It’s not here yet, but Grand Traverse County is moving toward enabling 911 emergency texting, potentially within the next 90 days. “We are testing a texting 911 system,” says Jason Torrey, director of Grand Traverse Central Dispatch/911. “It will probably be in the second quarter of 2017.” Anyone within Grand Traverse County will be able then to text 911 in case of an emergency.
Torrey cites three situations where 911 texting could be invaluable: It can be used by persons with a hearing loss who can’t communicate easily by voice; in violent situations where it is dangerous to speak; or when the voice network is overloaded but a text can still get through. “All of those have presented themselves somewhere in the state with positive outcomes,” says Torrey.
It’s a complex implementation for both the 911 call centers and the cell carriers. The most crucial aspect is determining the precise location from which the emergency call is being made; that technology does not yet exist with texting. “In the days of everyone having a land line, when you called 911, it showed your address,” says Gregg Bird, the emergency management coordinator for Grand Traverse County. “With mobile phones, you could triangulate (locations) and be pretty accurate.” But with texting, the location is not immediately available.
“We took a step back when we went to cell phones. There’s no regular address (attached to it). You have to validate it,” says Torrey.
Torrey hopes technology will soon provide more accuracy in tracking location of calls or texts. “It’s a wide range, within 300 meters. That could be two city blocks. That’s why we have to validate it.” That can be particularly important in cities with high-rise buildings. “We need to increase accuracy in X, Y and Z (planes) – like which floor you’re on (when calling).”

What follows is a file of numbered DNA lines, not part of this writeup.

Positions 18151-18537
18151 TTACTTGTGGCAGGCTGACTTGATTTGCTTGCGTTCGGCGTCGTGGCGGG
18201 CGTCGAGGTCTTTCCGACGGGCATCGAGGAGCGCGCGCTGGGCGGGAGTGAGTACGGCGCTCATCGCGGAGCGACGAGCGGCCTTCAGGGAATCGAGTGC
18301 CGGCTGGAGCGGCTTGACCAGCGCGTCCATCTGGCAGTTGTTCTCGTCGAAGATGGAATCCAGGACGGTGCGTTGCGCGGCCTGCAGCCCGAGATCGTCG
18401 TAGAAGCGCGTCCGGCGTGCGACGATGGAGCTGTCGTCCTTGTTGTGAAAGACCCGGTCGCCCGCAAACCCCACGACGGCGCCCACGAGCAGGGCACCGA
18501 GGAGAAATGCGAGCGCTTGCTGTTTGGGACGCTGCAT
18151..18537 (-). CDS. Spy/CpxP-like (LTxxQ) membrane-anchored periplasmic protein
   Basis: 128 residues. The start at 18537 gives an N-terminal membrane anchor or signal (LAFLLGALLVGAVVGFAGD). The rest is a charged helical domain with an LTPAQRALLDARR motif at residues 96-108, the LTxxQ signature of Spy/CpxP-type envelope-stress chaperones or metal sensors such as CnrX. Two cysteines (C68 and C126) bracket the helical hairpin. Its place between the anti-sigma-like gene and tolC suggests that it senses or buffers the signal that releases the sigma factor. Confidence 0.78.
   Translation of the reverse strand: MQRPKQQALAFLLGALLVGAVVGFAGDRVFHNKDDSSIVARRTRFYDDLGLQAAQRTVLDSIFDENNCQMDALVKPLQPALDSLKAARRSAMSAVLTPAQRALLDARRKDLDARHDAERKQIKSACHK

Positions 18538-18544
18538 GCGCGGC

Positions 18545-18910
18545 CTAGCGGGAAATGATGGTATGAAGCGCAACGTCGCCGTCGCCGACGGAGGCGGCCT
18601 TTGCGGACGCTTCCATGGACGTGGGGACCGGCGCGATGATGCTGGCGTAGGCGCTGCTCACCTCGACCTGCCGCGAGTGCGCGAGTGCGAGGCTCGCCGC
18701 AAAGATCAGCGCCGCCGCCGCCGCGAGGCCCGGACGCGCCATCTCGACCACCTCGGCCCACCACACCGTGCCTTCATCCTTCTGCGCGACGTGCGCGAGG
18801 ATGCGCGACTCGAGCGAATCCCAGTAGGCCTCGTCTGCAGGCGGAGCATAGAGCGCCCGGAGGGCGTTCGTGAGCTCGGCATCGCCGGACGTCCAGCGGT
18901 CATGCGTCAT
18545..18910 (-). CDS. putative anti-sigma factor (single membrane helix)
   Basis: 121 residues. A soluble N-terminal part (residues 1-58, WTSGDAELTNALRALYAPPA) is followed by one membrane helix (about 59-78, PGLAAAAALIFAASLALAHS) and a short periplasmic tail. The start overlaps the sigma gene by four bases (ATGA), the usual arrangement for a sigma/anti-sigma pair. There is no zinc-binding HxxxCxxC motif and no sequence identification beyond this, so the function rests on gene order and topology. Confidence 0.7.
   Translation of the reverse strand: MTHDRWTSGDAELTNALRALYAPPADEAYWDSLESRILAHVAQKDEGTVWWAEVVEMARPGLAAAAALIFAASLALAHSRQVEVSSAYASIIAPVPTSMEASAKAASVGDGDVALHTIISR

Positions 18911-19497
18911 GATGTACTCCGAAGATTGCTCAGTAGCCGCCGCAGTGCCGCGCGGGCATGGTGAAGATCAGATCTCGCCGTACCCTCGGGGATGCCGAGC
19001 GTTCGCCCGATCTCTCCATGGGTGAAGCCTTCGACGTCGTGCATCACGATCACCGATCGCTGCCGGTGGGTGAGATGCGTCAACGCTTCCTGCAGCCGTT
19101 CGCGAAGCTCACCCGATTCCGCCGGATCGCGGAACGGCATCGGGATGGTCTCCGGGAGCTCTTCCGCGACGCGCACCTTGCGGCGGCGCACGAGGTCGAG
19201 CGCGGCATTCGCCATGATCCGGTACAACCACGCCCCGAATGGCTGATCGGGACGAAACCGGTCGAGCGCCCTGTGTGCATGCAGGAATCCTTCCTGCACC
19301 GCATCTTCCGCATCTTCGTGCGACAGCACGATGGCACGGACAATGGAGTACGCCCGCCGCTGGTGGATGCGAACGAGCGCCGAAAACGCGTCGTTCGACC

Torrey adds that the county is learning from others. “We are getting a lot of feedback from those who have done it. One concern was a fear of getting inundated with texts. No one has been inundated. It’s being used appropriately.” Virtually every municipality with text-to-911 service has promoted the service with the slogan, “Call if you can, text if you can’t.”
Bird says even younger persons more comfortable with texting are more apt to call in an emergency. “We live in a very tech-savvy, gaming, texting society,” he says, but in an emergency, people want to talk to someone and be sure someone is getting their information.
Municipalities in Michigan and nationwide are at different in adoption of such a system. “About 50 percent of the state has some sort of solution,” says Torrey. One of the earliest adopters was Michigan’s Upper Peninsula. “The U.P. already has it. It has set a standard for the state and the nation,” says Torrey.
He notes that texting is a two-way street: the emergency center can receive but also send texts. Outgoing texting is a way to validate calls that come in to 911 but fail to leave any information. “We get 911 hang-up calls and follow that up with a text and they’ll respond. That way we’re not using as many resources,” Torrey says.
Bird likens the ability to use texting for emergencies to acquiring another means to communicate in critical situations. “The more tools you can add to the tool box, the better off you are. This is another tool,” he says.